WEDNESDAY, Nov. 18, 2009 (HealthDay News) -- There's a message for doctors, hospitals and communities in new guidelines for treatment of coronary disease and heart attacks: Get organized.
Every community should have an organized system of emergency care for heart attacks, including programs to identify patients before they get to hospitals and strategies for getting them to medical centers equipped to perform artery-opening procedures, say the guidelines issued by the American Heart Association, the American College of Cardiology and the Society for Cardiovascular Angiography and Interventions.
"The focus on integrated systems for patients with STEMI is important," said Dr. Sidney C. Smith Jr., a professor of medicine at the University of North Carolina, a past president of the American Heart Association and co-chair of the group that wrote the guidelines. "It affects a large number of the population that have heart attacks and will improve their treatment for sure."
STEMI is an acronym derived from the pattern seen on an electrocardiogram in the most severe form of heart attacks. The goal is to get a heart attack victim as quickly as possible to a medical center for what is formally called percutaneous coronary intervention (PCI) -- insertion of a balloon-tipped catheter into a blocked heart artery to reopen the blood vessel, usually followed by implantation of a stent, a thin tube, to be sure it remains open.
"The general recommendation is to move a patient if at all possible directly to hospitals where they are able to do immediate angioplasty [PCI]," said Dr. Spencer B. King III, president of the St. Joseph's Heart and Vascular Institute in Atlanta, a past president of the American College of Cardiology and co-chair of the guidelines group. "If that is not possible, then there should be very rapid transport to hospitals that do angioplasty."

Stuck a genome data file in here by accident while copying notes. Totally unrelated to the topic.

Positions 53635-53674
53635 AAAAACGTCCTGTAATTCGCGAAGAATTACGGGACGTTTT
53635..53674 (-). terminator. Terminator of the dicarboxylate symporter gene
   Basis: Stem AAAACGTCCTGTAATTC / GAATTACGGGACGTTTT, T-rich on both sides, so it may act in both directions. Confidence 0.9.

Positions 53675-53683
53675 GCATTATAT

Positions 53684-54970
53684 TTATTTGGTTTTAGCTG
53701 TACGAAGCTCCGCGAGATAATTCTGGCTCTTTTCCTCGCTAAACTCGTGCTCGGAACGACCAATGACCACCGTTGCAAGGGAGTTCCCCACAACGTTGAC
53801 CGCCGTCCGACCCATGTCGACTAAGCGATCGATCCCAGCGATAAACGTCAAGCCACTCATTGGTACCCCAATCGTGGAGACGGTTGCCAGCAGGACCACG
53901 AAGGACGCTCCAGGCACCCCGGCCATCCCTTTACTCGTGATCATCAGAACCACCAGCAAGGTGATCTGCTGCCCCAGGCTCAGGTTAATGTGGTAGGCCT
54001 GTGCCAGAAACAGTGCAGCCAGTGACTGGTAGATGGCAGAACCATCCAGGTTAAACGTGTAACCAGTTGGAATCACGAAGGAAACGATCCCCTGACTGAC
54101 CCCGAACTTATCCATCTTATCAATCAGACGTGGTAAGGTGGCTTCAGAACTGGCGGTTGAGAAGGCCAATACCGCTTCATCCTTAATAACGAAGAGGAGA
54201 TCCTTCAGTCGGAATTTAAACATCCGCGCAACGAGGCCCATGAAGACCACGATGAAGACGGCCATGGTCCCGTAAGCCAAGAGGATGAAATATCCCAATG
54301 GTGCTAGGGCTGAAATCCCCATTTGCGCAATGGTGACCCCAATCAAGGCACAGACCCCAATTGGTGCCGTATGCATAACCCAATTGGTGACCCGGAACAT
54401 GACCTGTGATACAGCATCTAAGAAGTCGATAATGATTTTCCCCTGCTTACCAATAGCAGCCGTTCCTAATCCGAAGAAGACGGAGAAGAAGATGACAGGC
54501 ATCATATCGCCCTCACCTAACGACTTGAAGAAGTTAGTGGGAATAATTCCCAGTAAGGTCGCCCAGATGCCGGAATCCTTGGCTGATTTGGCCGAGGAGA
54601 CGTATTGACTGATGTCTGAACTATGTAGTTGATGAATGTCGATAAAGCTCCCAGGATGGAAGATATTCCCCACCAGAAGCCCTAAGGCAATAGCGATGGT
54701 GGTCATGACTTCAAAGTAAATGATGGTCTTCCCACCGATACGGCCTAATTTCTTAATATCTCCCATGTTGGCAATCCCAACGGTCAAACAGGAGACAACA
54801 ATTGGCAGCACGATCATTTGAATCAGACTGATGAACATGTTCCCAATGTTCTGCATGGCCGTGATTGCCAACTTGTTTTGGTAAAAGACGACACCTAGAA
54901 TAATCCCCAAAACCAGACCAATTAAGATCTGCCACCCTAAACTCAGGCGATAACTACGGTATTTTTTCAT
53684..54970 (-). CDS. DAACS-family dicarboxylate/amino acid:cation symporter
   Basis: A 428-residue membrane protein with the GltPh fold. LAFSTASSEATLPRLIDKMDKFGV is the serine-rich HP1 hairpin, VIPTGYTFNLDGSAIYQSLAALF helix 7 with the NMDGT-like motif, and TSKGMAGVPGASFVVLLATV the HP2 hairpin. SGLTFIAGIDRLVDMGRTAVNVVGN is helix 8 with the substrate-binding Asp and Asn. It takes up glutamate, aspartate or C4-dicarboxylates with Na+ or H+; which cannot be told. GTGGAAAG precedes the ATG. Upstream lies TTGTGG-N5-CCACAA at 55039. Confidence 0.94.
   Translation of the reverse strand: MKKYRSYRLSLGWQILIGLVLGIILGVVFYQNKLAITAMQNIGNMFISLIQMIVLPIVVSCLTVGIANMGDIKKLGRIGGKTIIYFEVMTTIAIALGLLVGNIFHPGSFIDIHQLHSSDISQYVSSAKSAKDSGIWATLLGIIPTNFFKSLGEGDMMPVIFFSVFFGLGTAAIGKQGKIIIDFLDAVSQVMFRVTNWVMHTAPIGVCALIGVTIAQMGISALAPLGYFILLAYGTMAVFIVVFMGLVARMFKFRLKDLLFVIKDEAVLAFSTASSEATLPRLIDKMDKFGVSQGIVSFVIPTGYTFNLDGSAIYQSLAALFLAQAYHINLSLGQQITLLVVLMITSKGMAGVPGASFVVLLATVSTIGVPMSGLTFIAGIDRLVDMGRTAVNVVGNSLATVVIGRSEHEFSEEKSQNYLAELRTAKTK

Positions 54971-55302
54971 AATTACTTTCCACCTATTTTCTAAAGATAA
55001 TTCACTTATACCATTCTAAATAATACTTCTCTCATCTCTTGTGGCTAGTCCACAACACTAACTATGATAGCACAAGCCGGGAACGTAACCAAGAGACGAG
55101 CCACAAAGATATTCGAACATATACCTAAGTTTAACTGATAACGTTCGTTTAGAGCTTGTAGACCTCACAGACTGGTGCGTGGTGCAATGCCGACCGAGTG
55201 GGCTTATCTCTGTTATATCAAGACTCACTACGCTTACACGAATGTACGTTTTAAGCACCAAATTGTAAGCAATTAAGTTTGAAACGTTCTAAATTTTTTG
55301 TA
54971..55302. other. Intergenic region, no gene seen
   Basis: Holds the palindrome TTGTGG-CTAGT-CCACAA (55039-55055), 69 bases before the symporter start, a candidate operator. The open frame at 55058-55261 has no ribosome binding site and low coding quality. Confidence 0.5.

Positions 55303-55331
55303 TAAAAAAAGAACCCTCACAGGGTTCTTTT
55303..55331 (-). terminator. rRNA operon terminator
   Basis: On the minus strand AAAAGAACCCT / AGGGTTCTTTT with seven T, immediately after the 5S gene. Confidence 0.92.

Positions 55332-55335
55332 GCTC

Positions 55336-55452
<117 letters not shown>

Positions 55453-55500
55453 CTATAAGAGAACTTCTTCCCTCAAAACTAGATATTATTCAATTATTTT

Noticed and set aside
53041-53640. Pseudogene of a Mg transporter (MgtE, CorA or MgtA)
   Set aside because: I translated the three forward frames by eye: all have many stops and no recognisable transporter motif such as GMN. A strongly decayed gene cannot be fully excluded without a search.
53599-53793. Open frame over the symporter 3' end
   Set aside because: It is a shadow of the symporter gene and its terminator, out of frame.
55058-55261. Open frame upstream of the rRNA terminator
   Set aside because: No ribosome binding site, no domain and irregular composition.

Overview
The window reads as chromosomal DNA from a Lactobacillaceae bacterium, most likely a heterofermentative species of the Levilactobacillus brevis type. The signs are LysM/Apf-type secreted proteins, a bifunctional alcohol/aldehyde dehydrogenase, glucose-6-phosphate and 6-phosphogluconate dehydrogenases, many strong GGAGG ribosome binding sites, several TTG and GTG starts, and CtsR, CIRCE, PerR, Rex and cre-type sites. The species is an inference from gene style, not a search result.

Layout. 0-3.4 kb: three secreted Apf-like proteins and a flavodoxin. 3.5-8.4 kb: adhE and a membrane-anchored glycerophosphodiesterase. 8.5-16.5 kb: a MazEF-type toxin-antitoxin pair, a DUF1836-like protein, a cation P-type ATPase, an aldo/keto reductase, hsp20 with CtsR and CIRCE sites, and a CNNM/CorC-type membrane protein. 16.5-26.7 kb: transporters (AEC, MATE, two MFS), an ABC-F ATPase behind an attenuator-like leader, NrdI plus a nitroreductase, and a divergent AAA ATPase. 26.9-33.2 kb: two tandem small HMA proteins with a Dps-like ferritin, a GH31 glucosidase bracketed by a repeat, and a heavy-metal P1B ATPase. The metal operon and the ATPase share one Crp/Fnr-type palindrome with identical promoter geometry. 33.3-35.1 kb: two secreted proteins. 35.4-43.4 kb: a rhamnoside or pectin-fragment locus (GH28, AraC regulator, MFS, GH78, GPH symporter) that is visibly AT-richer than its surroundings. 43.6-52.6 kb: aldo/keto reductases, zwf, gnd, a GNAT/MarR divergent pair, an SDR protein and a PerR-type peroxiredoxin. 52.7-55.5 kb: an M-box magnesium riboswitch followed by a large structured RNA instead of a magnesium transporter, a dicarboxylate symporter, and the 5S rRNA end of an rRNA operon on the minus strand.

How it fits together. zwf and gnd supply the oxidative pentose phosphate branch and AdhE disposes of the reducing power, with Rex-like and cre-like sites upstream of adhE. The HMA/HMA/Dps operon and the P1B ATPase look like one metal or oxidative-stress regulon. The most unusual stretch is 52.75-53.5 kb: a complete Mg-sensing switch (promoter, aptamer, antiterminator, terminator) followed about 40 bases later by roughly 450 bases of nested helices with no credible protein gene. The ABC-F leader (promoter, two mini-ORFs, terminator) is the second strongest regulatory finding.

The guidelines include recommendations on changes in treatment of heart attacks and coronary disease based on new research findings. For example, stenting now is recommended in many cases where the left main coronary artery, which provides blood to the majority of the heart, is blocked.
"It was previously thought not advisable to do it, but to go directly to bypass surgery," King said. "But evidence continues to build that for some patients with left main blockage, stenting should be considered."
Several studies, notably one from Korea, found similar outcomes for stenting or surgery in treating left main artery blockage, King said.
Other technical issues covered by the guidelines include:
- Recommendations on use of a powerful new clot-dissolving drug, prasugrel (Effient), as an alternative to clopidogrel (Plavix), commonly prescribed after PCI. The greater ability of the new drug to dissolve clots does carry an added danger of excessive bleeding.
- Use of a wire threaded into the coronary artery to gauge whether build-up of plaque deposits are great enough to warrant PCI.
- Use of aspiration thrombectomy, in which the clot causing a heart attack is sucked out before a stent is implanted.
- Recommendations on use of blood thinners and clot-dissolvers before, during or after PCI.
- Recommendations on the types of X-ray dye used to view the heart arteries during PCI in patients with chronic kidney disease.
"But the big recommendation is that we need to improve the system of how patients get into one hospital when they are having a heart attack and then get into another hospital, if necessary," Smith said.
The guidelines will be published in the Dec. 1 issues of the Journal of the American College of Cardiology and Circulation, and the Nov. 18 issue of Catheterization and Cardiovascular Interventions.
Heart attacks and their treatment are explained by the U.S. National Heart, Lung, and Blood Institute.